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Enhancing self-efficacy is central to programmes promoting self-care and self-management. However, little is known about older people's self-efficacy in doctor–patient interactions. This paper investigates lifestyle, medical and demographic factors associated with self-efficacy in doctor–patient interactions in older people in general practice.
A cross-sectional analysis of data from a randomised controlled trial of older people was conducted in a health risk appraisal study in London. Self-efficacy was measured using the Perceived Efficacy in Patient–Physician Interactions Questionnaire.
Older people with higher self-efficacy were significantly more likely to report having had recent preventive care measures such as recent blood pressure measurement and influenza immunisation. Women were less likely to have higher self-efficacy than men. Older people were significantly less likely to have high self-efficacy if they reported having poor memory, low mood, limited activities due to fear of falling, basic education, difficulties with at least one activity of daily living, reduced physical activity, living alone, or risk of social isolation.
A third of people had low self-efficacy in doctor–patient interactions. They appear to be a vulnerable group. Low self-efficacy in interactions with doctors may be a symptom or a characteristic of older people who experience social isolation and depression. Policies that depend on enhancing self-care and self-management need to consider the large number of older people with low self-efficacy in using medical services, and understanding characteristics in older people associated with lower confidence in doctor–patient interactions may be useful in clinical practice and research.
Early intervention can help to reduce the burden of disability in the older population, but many do not access preventive care. There is uncertainty over what factors influence case finding in older patients in general practice.
To explore factors associated with case finding for hypertension, hyperlipidaemia and diabetes mellitus in older patients.
Two thousand four hundred and ninety-one patients aged 65 years and above were recruited from three large practices in suburban London before the introduction of the Quality and Outcomes Framework (QOF) completed a questionnaire on health, functional status, health behaviours and preventive care.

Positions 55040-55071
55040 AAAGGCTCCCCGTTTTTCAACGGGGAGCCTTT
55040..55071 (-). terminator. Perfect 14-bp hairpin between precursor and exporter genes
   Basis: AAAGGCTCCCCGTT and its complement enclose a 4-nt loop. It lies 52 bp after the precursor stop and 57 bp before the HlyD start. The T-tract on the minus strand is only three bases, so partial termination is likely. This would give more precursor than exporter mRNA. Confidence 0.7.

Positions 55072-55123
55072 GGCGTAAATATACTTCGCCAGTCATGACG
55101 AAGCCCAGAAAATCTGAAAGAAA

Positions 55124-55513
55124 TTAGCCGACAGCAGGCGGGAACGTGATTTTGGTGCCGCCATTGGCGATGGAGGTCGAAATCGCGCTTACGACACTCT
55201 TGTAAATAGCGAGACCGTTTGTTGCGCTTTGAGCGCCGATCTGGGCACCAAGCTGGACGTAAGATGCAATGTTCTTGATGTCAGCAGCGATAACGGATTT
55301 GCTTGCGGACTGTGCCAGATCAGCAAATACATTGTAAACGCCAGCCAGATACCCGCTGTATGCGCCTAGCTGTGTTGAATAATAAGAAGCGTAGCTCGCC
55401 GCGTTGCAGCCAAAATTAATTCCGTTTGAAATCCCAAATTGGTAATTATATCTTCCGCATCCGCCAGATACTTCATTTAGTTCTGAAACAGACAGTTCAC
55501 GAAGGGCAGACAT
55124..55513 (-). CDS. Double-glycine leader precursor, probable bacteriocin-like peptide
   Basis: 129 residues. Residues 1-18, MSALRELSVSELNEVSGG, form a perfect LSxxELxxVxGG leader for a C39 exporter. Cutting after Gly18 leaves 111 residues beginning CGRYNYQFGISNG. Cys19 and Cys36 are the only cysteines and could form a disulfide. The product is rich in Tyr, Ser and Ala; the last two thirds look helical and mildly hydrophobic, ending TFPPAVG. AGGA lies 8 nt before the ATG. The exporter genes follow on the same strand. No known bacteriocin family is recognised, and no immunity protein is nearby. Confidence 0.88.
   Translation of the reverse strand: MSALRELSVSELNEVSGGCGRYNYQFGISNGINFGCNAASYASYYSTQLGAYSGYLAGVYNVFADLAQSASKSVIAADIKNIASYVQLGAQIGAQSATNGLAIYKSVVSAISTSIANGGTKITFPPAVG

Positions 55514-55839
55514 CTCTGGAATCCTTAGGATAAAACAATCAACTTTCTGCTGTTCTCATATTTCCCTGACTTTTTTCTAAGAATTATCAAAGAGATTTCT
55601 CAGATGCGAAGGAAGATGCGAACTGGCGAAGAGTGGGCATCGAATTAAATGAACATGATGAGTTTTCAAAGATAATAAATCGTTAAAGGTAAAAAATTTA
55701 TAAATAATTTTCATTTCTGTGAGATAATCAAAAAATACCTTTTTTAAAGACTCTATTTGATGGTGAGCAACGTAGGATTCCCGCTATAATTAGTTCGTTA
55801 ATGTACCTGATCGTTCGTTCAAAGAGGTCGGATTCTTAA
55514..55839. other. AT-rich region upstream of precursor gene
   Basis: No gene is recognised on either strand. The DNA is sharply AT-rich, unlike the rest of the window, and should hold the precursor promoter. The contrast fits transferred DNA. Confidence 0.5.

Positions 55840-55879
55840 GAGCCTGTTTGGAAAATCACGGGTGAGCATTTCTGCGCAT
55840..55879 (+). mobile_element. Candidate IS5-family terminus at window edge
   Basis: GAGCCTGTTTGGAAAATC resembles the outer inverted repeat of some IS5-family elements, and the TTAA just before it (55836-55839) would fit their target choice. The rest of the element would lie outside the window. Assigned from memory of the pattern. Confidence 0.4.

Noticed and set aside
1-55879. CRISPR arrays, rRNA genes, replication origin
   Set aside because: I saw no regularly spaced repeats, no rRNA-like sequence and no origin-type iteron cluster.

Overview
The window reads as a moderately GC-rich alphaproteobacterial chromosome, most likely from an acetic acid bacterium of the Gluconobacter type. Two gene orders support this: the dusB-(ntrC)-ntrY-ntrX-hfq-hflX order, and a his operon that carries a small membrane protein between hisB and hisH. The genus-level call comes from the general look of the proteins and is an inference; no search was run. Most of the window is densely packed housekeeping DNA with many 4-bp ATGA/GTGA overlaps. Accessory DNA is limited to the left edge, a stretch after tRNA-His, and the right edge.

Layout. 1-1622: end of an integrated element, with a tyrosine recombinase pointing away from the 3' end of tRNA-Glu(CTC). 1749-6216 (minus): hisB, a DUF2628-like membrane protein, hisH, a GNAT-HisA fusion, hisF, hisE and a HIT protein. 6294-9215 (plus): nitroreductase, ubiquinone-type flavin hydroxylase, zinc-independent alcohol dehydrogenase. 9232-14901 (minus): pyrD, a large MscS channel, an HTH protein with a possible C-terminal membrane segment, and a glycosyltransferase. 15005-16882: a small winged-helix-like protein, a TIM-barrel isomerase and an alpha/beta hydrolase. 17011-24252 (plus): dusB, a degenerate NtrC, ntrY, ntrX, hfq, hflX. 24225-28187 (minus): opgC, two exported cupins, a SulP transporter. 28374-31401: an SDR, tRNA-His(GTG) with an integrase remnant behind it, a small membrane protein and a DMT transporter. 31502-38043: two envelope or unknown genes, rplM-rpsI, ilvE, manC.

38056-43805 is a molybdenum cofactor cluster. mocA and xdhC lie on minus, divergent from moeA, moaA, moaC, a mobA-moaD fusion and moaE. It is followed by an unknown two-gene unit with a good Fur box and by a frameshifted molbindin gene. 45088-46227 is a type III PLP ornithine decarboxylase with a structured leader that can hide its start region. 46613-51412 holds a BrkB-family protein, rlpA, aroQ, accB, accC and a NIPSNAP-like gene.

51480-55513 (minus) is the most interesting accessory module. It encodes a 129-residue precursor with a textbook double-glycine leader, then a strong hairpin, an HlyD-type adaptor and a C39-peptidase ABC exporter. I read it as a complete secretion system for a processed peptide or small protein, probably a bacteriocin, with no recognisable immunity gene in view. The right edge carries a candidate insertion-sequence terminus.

Those not reporting heart disease, diabetes or hypertension were included in a secondary data analysis to explore factors influencing uptake of preventive care measures. Approximately one-third denied having had a blood pressure check in the previous year. They were more likely to have had little contact with doctors and to have an unhealthy lifestyle (smoking and a high-fat diet). One-third reported a cholesterol test in the previous five years. Cholesterol measurement was reported more often by men and those with a high body mass index. Those with unhealthy lifestyles (smoking and high-fat diet), those who had only received the state pension and those who limited their activities because of a fear of falling were less likely to report cholesterol measurement. About 10% reported a fasting blood glucose measurement and were more likely to consult more often and have more medications, but they were less likely to have a high-fat diet. Preventive care uptake was associated with frequent contacts with doctors, but overall the uptake of preventive care was low. Older people with healthier lifestyles were more likely to have primary preventative care interventions. These findings provide a baseline against which the effect of the QOF on the care of older people can be measured in future studies.
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